DHAKA - BURIMARI BANGLADESH NOV 4 - NOV 30
Overwhelmed - buried or drowned by a huge mass of something, especially water; strong emotional effect
This is my third attempt to write the Bangladesh story. I have no idea why it is so hard to put my thoughts in writing and I might not be successful this time either. The country has touched my soul like no other place I have visited on this trip. Maybe because the people we met on the road have the ability to be happy in the moment even if their live is a struggle to survive for most of them.
First some information about the country. Bangladesh, to the east of India on the Bay of Bengal, is a South Asian country marked by lush greenery and many waterways. Its Padma (Ganges), Meghna and Jamuna rivers create fertile plains, and travel by boat is common. On the southern coast, the Sundarbans, an enormous mangrove forest shared with Eastern India, is home to the royal Bengal tiger. Bangladesh is the eight most populated country in the world and approximately 1200 people are living per square metre, which basically means you are never alone. Dhaka is the capital with a population of 18,2 Million people, and quickly growing as the population moves to the capital looking for work. The politically dominant Bengali Muslims (90% of the population) make the nation the world's third largest Muslim-majority country. Islam is the official religion of Bangladesh. It is a country deeply corrupted at all levels where you only get a well paying job in industry or for the government if you pay for it. Government officials are also company owners which means they vote new laws only if they are to their advantage.
Let’s get now to my story. After a short flight from Kunming, China, we arrive in Dhaka mid afternoon. It is chaos! Heat, noise and a huge mass of people welcomes us with big smiles on the new grounds of our cycling trip.
Like in China, we are a rare species. The only foreigners we have seen are a few tourists at the harbour in Dhaka and a journalist in a small town called Jamalpur working for Unicef about the impact of global warming on rural population.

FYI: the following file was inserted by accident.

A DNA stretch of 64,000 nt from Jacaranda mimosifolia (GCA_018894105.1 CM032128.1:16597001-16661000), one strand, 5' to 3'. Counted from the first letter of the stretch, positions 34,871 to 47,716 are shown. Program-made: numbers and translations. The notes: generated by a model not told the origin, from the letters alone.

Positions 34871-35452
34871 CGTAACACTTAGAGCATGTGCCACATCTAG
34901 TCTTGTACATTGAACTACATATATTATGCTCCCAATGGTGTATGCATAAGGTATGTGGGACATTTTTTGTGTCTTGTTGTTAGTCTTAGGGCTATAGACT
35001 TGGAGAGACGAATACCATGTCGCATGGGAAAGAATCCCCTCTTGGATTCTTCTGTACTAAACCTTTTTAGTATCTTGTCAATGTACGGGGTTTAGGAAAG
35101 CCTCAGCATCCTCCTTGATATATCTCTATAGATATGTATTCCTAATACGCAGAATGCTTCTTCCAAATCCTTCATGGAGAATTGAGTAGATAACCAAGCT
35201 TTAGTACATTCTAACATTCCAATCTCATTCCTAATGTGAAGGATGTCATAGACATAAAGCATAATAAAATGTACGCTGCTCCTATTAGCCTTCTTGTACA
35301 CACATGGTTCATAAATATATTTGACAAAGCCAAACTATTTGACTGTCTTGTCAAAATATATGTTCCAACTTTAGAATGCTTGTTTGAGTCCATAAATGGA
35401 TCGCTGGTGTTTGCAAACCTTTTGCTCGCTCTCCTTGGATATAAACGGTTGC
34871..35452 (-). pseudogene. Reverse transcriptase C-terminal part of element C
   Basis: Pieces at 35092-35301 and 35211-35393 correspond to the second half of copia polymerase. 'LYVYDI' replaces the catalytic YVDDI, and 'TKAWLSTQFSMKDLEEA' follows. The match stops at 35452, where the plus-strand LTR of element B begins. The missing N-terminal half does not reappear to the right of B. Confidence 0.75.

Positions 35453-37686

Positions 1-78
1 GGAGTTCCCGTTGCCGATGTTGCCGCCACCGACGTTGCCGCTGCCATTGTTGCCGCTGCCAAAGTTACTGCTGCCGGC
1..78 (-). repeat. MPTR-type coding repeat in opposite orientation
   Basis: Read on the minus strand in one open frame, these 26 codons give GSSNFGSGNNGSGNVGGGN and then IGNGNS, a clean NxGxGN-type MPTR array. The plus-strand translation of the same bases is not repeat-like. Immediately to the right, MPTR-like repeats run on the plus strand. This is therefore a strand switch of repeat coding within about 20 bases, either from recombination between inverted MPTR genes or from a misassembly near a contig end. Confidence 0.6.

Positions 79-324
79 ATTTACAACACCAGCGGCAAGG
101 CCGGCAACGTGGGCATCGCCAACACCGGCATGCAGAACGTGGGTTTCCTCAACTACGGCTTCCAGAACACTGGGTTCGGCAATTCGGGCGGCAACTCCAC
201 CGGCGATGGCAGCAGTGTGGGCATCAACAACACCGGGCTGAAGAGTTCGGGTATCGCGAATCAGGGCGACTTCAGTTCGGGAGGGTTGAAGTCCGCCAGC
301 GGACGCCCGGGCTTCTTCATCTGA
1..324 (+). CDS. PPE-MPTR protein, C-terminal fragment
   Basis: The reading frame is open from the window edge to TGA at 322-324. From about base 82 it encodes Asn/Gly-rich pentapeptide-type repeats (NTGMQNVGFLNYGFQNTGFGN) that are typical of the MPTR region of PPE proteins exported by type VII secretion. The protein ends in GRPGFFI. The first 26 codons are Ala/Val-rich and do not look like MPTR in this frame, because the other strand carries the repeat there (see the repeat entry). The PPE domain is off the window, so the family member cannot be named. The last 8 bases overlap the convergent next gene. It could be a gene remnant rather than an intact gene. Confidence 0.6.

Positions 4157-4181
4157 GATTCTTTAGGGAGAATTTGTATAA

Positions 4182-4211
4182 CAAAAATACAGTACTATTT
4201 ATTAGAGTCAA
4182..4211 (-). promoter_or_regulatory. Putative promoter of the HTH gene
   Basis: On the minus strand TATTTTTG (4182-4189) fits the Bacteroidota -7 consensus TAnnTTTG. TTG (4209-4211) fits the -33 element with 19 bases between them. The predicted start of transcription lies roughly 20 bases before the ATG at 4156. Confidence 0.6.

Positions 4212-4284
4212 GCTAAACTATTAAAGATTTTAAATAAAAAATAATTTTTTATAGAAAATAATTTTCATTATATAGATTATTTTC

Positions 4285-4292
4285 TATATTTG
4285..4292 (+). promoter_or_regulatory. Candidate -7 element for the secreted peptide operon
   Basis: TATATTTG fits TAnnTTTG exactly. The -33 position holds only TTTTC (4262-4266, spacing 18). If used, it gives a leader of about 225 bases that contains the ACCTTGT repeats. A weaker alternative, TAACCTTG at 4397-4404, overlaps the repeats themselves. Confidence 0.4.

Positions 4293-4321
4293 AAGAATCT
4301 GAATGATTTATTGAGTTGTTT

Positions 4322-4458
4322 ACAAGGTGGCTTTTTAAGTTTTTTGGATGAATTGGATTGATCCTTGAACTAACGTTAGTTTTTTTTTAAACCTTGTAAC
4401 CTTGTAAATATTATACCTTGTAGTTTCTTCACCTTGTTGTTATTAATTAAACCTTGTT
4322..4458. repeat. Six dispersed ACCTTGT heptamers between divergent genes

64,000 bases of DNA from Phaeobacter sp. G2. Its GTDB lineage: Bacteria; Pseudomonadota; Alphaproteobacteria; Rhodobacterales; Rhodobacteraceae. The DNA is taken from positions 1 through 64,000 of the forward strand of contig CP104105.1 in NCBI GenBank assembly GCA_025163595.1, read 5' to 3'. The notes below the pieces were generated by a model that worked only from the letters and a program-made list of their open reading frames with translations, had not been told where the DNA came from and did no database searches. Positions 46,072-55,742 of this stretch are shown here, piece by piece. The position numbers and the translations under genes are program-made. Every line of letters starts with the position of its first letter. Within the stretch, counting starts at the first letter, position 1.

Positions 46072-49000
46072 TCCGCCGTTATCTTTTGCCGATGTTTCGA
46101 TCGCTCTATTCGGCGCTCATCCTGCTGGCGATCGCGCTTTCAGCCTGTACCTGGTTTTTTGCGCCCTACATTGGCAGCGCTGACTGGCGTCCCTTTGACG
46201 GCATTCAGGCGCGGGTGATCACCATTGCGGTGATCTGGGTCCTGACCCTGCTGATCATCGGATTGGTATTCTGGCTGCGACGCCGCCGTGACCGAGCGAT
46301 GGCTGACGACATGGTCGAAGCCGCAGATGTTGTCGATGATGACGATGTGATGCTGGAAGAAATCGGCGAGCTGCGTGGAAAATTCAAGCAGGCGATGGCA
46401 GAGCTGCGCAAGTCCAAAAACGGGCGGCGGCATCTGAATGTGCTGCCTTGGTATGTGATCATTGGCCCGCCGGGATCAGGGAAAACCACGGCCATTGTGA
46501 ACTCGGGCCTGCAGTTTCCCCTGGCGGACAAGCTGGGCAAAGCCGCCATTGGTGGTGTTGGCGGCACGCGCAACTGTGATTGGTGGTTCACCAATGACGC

Our first day in Dhaka, we try to figure out our Indian visa not expecting that it would take 48 hours to complete the application form due to issues with the Indian application system. I recommend anyone crossing over land to India to charge one of the many agencies in Dhaka to complete the visa application form for you. It will save you a lot of energy and time, particularly if you have an Apple device. Once the application is submitted, it takes another 5 days to get our passports back with the Indian visa.
Our waiting time in Dhaka has also good sides. It allows us to explore all the corners of the city and start to love the rickshaw traffic jams, the colourful people always ready to smile and get a selfie taken.
There are so many places to visit in Dhaka. My favourites are the harbour with its small boats, the railway tracks with its people living alongside, or the very busy markets and streets in the old city.
Bangladesh is a developing country however still very poor. The poorest people in Dhaka live alongside the rail tracks but in comparison to homeless in our countries, they are not alone. Most of them live with their families, have a roof over their head and can make some money by selling food or services.
Getting our visa takes 7 days and we realize we can’t cycle all areas in Bangladesh with the 21 days left on the Bengali Visa. We decide to save Cox Bazaar and the Sundarban Mangrove for our next visit to Bangladesh. Our plan is to head first North-East to Sylhet Division. Then we will cycle West across the Brahmaputra river to eventually cross the border to India in Burimari, north of Bangladesh.
We leave our nice Airbnb early morning but not without saying goodbye to our fantastic host, Shahid. The traffic is not too bad as people start their working day later than we do. It takes us 30 minutes to get out of the city onto smaller roads on the country side. At this point, half of Bangladesh is waving and smiling at us, and I am sure that by the end of our stay, we will have met half of the country’s male population. Even though Bangladesh is a moderate Muslim country, women still live in the background so it’s always a treat for me when I have some interaction with girls and women. As soon as we stop for a picture or some food, there are 10-20 men and boys staring curiously at us.
The first few days on the road, I need to adjust to the traffic. It takes me a little while not to be scared when speeding buses honk from far away to let everyone know that they are coming and...to get out of the way. All the buses, trucks and cars have scratches and bumps everywhere. By now, I can say with confidence biking is the safest way to travel in Bangladesh because you can avoid crazy drivers by jumping off the bike.